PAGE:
Making ‘appropriate stumps’ and other tales of Army medicine from the UKMHL
06 Jul 2018
During 2015-2016, the RCS Library took part in the UK Medical Heritage Library project, sending 21,496 tracts and pamphlets to be digitised. We discovered that the RCS has one of the biggest medical pamphlets collections in the UK. The project focuses on the history of medicine in and related disciplines the 19th and early 20th centuries, and it is an amazing resource, making unique collections available to a world-wide audience - so dive in and explore!
The RCS contribution has received over million views since the first items started to appear in 2015. It’s very easy to search the collection and find the gems within. Social history and medical care during wartime is one theme you could explore.
The two most viewed items are The causes of prostitution by James Warbasse, 1912, and The Contagious Diseases Acts: the Contagious Diseases Acts, 1864, '66, '68 (Ireland), '69, from a sanitary and economic point of view. In fact, if you search the collection for material on prostitution, there are 41 pamphlets on the subject, with 13 on the Contagious Diseases Acts. At the time, there was a great deal of concern about the fitness of the army. Regulating prostitution was the government's attempt to control the high level of venereal disease in the armed forces. The Contagious Diseases Acts created a debate over inequality between men and women. Our collection reflect this, and includes titles such as The Contagious Diseases Act or a few suggestions for controlling men as well as women and the Contagious Disease Act at Devonport: its physical and moral results after six years working.
Moving on to how the army cared for its wounded. Amputations were common after battles. Robert Bigg wrote Artificial limbs, and the amputations which afford the most appropriate stumps in civil and military surgery in 1885. It details various solutions for different losses as well as instruments to aid those who’d lost a hand; these could be fitted to replace the left or right hand.
The collection has a copy of the 1803 Instructions to regimental surgeons, for regulating the concerns of the sick, and of the hospital. John Boggie describes his experiences and patients in different hospitals during the Peninsular War (1808-1814) in Observations on hospital gangrene. He tells us how he treated Lieutenant-Colonel Lluellyn after he was wounded at the Battle of Waterloo. Boggie considered amputating the leg but, with care, Lluellyn recovered, although one leg was a little shorter than the other. Charles Shrimpton writes about The Crimean War: the British Army and Miss Nightingale in 1864 – less than 10 years after the end of the war. He describes the conditions of the wounded and Florence Nightingale’s actions to improve them. This stores list is an example of what was available.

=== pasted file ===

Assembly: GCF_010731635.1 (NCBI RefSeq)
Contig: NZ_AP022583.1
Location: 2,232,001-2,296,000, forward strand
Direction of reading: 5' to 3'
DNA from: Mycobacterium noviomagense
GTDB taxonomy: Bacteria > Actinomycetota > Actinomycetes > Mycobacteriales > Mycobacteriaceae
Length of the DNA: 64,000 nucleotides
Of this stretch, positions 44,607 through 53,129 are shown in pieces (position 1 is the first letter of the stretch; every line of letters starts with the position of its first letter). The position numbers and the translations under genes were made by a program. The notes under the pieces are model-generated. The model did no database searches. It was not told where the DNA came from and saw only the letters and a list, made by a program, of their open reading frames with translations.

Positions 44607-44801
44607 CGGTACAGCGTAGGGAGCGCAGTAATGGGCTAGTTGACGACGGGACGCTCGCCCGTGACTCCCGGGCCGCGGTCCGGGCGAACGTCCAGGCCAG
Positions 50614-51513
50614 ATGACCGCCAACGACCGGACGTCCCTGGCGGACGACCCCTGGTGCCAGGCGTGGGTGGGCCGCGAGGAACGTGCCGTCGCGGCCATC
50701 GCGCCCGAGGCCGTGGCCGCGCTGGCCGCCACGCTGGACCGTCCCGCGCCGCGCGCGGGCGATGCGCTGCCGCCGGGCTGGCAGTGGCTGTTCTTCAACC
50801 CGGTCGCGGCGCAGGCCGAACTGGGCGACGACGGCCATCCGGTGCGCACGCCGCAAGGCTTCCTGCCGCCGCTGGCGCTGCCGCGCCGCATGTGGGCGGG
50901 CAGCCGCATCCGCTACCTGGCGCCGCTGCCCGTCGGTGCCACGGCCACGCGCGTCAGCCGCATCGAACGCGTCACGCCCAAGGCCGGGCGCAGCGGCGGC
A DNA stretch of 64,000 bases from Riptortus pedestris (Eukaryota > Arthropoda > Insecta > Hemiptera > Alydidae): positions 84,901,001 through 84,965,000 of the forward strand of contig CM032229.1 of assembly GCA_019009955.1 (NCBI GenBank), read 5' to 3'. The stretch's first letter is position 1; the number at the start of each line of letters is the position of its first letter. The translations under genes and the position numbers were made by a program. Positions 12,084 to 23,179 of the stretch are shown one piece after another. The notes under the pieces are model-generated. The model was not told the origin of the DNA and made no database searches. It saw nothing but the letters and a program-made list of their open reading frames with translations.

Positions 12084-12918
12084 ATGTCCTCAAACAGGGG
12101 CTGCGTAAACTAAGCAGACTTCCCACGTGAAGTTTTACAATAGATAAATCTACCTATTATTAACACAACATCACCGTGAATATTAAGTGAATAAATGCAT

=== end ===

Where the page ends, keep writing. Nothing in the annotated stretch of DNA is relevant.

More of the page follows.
The Report on gun-shot and sabre wounds of invalids sent to Fort Pitt during the years 1860-61 is another document that gives us descriptions of injuries and outcomes. For example, Private Benjamin Ritchie, 78th Regiment, was struck by a musket ball in the neck at Lucknow. He survived, but the ball remained in his body, and ultimately he was discharged from the army due to his injury. Private William Quinn was court-martialled after he rested his firelock against a wall and fired a bullet though his hand; he admitted to have been drinking. These are the flesh and blood stories that make history come alive.
Our collection of tracts and pamphlets ranges across all aspects of medicine, surgery and dentistry plus natural history and other scientific subjects giving us fascinating glimpses into the past. The entire collection will also be available shortly on SurgiCat+, the Library catalogue, making it even easier to access.
Susan Isaac, Information Service Manager
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